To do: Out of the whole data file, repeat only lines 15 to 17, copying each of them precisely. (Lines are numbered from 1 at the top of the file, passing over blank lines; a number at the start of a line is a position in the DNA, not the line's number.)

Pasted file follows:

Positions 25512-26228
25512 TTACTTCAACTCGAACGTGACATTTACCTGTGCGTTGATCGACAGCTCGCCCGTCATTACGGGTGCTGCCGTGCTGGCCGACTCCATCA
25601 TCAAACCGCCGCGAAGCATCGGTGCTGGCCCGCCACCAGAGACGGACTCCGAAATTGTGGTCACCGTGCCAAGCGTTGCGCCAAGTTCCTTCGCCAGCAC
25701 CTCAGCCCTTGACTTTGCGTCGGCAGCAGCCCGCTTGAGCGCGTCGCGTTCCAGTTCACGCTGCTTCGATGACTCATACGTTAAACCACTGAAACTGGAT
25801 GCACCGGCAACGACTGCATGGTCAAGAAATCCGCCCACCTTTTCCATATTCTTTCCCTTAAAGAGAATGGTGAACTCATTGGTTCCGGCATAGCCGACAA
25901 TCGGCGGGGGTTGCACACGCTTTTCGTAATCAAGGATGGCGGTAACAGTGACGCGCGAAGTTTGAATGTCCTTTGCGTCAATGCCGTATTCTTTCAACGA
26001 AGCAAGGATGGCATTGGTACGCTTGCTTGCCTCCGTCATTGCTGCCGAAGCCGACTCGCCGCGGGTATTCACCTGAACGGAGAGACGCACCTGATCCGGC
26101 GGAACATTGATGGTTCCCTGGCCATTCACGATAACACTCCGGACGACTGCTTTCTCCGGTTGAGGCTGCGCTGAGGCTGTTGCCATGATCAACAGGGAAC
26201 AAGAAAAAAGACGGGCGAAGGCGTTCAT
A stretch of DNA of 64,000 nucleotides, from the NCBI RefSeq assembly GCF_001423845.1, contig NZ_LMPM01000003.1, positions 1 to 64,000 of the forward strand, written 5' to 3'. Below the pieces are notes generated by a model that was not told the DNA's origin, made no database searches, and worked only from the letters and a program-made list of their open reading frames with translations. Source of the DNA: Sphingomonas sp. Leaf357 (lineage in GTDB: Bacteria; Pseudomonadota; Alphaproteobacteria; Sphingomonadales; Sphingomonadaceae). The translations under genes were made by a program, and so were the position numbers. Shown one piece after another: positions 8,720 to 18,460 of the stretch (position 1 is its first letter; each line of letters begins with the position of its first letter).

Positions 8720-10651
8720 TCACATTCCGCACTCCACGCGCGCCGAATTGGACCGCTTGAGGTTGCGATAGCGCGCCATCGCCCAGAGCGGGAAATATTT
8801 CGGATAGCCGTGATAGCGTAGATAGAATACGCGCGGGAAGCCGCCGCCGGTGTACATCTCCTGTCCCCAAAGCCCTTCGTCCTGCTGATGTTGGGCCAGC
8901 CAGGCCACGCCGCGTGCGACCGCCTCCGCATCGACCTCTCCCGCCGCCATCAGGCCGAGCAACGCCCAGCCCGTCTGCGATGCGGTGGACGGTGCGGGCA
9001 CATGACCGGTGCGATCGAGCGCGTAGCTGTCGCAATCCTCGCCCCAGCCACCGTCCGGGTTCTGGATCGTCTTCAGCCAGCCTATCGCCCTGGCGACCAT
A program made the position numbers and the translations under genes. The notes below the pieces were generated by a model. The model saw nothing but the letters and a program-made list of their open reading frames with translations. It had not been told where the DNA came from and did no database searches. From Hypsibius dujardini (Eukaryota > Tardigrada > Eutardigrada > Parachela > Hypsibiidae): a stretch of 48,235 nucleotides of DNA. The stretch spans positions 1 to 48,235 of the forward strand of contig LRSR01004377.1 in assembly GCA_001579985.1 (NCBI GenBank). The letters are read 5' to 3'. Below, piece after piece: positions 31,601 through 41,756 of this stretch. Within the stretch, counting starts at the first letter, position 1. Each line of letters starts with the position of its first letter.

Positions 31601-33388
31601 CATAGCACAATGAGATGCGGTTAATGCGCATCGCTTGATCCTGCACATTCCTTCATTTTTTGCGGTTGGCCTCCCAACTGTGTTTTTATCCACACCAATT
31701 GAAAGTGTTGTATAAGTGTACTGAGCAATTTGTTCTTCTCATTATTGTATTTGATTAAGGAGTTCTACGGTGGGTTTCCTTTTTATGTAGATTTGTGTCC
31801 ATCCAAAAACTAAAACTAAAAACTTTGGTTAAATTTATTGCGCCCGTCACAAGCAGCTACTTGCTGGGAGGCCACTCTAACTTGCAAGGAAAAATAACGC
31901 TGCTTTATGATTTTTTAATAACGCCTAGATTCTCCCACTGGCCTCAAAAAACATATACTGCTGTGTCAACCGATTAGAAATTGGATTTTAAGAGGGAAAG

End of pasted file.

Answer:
9001 CATGACCGGTGCGATCGAGCGCGTAGCTGTCGCAATCCTCGCCCCAGCCACCGTCCGGGTTCTGGATCGTCTTCAGCCAGCCTATCGCCCTGGCGACCAT
A program made the position numbers and the translations under genes. The notes below the pieces were generated by a model. The model saw nothing but the letters and a program-made list of their open reading frames with translations. It had not been told where the DNA came from and did no database searches. From Hypsibius dujardini (Eukaryota > Tardigrada > Eutardigrada > Parachela > Hypsibiidae): a stretch of 48,235 nucleotides of DNA. The stretch spans positions 1 to 48,235 of the forward strand of contig LRSR01004377.1 in assembly GCA_001579985.1 (NCBI GenBank). The letters are read 5' to 3'. Below, piece after piece: positions 31,601 through 41,756 of this stretch. Within the stretch, counting starts at the first letter, position 1. Each line of letters starts with the position of its first letter.

Positions 31601-33388